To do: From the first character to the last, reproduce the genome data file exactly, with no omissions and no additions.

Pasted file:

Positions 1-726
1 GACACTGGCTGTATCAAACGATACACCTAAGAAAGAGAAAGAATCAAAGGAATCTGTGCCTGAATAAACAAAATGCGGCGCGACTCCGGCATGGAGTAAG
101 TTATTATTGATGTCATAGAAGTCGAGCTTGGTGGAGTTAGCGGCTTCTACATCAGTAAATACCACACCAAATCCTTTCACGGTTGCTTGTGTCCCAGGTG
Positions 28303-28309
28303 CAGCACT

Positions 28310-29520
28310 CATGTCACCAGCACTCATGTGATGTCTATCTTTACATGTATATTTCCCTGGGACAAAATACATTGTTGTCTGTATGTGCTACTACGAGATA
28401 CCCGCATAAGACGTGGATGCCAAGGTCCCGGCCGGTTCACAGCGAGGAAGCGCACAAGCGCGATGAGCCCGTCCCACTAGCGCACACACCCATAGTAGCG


Positions 1-726
1 GACACTGGCTGTATCAAACGATACACCTAAGAAAGAGAAAGAATCAAAGGAATCTGTGCCTGAATAAACAAAATGCGGCGCGACTCCGGCATGGAGTAAG
101 TTATTATTGATGTCATAGAAGTCGAGCTTGGTGGAGTTAGCGGCTTCTACATCAGTAAATACCACACCAAATCCTTTCACGGTTGCTTGTGTCCCAGGTG
Positions 28303-28309
28303 CAGCACT

Positions 28310-29520
28310 CATGTCACCAGCACTCATGTGATGTCTATCTTTACATGTATATTTCCCTGGGACAAAATACATTGTTGTCTGTATGTGCTACTACGAGATA
28401 CCCGCATAAGACGTGGATGCCAAGGTCCCGGCCGGTTCACAGCGAGGAAGCGCACAAGCGCGATGAGCCCGTCCCACTAGCGCACACACCCATAGTAGCG